Drake : Take Care

'Take Care' probably won't be remembered as Drake's best album, but as yet another nice addition to his rapidly growing catalogue....
Drake : Take Care
7.5 Cash Money

Drake : Take Care After hearing the first single “Headlines” off Drake’s new album Take Care, expectations for the record went from cautiously optimistic to straight up psyched; will never learn.  As dynamic as the lead single was, the rest of the album is solid and workmanlike, but not spectacular.  ‘Workmanlike’ in that it is finely crafted, and ‘finely crafted’, one means obsessively crafted.  In the aforementioned “Headlines” he raps, “I take my time with all this shit, I still believe in that” and we all still believe it too.  You can never fault any work that Drake puts out for not being meticulously constructed and his brilliant crew of producers on this album deserve a ton of credit.

Noah ‘40’ Shebib, Boi-1da, Just Blaze and The Weeknd especially are on the top of their game throughout the album (and yes, Chantal Kreviazuk too).  A review of R. Kelly’s “Ignition (Remix)” once said that it takes hard work to sound as relaxed as that track does, and the same applies here.  Some of these tracks delve so far into laid back R&B that you forget Drake started as a rapper.  These songs were the best part of Thank Me Later (QRO review) and while there are a couple of great ones here, you can’t help but miss Drake’s signature flow.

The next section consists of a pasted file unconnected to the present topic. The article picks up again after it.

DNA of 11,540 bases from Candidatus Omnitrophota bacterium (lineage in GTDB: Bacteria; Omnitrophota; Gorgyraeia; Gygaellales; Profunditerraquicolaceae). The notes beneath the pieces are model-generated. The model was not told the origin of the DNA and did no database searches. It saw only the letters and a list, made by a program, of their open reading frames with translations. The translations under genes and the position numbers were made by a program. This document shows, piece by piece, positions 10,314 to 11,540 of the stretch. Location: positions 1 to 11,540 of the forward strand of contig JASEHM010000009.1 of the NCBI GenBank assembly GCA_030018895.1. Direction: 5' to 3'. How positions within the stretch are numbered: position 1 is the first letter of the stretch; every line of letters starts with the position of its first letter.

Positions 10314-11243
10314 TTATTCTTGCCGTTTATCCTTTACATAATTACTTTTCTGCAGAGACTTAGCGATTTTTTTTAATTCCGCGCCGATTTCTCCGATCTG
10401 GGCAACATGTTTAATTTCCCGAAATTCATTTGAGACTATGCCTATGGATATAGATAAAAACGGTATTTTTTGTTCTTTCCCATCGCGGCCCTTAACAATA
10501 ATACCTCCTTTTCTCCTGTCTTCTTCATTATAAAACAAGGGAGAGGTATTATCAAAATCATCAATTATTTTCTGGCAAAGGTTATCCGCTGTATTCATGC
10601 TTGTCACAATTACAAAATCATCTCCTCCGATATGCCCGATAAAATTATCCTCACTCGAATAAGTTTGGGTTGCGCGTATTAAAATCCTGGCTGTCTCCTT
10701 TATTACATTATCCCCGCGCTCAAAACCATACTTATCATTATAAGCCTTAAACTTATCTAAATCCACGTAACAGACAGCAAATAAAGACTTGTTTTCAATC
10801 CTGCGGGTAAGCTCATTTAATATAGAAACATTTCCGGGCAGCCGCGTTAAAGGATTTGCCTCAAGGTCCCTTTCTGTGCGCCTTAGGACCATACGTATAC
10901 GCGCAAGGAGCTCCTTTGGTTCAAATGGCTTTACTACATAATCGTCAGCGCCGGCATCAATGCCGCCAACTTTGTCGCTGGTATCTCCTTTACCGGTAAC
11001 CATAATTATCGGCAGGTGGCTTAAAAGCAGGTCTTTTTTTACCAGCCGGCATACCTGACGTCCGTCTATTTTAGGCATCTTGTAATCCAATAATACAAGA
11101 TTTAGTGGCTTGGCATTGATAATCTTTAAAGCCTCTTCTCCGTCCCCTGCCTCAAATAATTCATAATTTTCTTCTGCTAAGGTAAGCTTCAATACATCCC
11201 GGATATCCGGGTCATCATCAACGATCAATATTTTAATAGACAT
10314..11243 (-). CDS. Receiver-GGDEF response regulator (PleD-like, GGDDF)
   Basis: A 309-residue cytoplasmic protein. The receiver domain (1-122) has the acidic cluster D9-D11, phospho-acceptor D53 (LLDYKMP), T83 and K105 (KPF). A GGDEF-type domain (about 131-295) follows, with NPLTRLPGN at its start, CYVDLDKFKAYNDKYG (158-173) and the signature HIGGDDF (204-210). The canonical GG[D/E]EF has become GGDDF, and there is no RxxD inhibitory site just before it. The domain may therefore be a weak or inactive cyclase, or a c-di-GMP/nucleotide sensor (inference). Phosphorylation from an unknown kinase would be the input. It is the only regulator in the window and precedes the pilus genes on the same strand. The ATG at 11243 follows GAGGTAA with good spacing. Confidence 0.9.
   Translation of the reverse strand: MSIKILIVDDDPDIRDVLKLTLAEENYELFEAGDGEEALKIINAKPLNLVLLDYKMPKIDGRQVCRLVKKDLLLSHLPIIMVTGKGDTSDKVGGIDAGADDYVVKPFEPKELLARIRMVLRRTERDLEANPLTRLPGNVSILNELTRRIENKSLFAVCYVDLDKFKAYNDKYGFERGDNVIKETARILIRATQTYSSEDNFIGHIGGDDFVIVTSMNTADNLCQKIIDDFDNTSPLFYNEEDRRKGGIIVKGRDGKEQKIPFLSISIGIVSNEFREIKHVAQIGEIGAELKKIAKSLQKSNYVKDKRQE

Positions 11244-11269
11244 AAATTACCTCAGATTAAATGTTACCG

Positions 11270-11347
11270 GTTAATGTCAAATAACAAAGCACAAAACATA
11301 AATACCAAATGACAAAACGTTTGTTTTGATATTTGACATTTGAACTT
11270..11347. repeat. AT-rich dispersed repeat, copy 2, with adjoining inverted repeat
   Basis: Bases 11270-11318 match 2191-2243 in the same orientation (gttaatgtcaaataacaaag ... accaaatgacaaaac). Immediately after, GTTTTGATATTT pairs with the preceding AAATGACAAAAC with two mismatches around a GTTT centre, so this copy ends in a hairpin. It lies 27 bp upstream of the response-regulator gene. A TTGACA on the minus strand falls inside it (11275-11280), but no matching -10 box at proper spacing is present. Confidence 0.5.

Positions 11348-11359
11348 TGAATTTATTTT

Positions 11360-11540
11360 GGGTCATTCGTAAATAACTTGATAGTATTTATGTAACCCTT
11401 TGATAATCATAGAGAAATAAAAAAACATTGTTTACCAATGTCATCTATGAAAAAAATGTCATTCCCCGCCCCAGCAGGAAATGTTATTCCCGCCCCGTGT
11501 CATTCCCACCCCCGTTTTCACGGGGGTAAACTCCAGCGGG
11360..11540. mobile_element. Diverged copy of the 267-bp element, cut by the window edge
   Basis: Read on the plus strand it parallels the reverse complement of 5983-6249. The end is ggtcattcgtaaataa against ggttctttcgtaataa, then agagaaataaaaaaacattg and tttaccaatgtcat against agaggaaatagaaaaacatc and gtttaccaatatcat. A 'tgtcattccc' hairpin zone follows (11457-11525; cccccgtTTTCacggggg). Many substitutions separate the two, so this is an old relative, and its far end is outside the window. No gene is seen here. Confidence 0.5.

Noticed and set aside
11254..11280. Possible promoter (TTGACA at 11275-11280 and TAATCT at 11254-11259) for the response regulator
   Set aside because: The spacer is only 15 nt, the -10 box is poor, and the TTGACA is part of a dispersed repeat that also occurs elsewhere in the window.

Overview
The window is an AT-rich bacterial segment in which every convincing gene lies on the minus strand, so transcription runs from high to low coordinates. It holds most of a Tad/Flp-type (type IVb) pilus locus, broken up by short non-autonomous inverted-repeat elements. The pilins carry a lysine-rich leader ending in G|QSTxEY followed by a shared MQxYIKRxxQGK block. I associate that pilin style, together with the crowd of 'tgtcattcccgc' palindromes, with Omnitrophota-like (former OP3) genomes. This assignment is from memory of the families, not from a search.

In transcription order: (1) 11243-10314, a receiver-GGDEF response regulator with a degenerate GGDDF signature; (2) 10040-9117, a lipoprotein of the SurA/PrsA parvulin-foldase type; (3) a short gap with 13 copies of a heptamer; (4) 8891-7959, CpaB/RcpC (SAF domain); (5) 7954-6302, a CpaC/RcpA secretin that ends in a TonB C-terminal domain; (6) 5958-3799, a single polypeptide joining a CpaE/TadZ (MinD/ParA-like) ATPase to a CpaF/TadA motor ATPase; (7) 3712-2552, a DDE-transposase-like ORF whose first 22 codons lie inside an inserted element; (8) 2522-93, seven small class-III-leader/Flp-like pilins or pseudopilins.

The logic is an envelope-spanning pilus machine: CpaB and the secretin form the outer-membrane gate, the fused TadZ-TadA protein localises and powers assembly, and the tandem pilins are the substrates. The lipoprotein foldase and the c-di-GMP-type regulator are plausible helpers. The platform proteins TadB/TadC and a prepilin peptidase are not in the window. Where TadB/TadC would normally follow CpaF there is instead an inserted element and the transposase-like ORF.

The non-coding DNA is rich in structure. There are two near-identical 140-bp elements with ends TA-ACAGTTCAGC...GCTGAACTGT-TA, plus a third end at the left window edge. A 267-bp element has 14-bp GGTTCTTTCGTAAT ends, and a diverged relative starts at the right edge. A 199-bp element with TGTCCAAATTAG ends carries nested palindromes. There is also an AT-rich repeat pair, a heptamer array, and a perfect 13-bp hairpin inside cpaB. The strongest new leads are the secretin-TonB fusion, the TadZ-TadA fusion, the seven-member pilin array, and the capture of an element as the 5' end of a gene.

The album starts off strong with “Over My Dead Body” and continues its high through the first six songs.  “Headlines”, “Crew Love”, and “Marvin’s Room” are all classic Drake, and the guest spots from The Weeknd and Rihanna are excellent.  But after “Marvin’s Room”, the album gets a little too soft through the middle.  It’s hard to buy a song named “Underground Kings” as coming from the decidedly not-underground Drake, and following it up with a Birdman collaboration is never a good idea for any artist.  From that point on the album stays solid, but doesn’t quite reach the potential of the first six tracks.  Nicki Minaj, Andre 3000, and Lil Wayne all provide decent guest spots (Lil Wayne’s is the best) but nothing sucks you back in to the album.

Take Care probably won’t be remembered as Drake’s best album, but as yet another nice addition to his rapidly growing catalogue.  Don’t let his world-weary lyrics fool you though – at only 25 years old, Drake still hasn’t fully found his stride.



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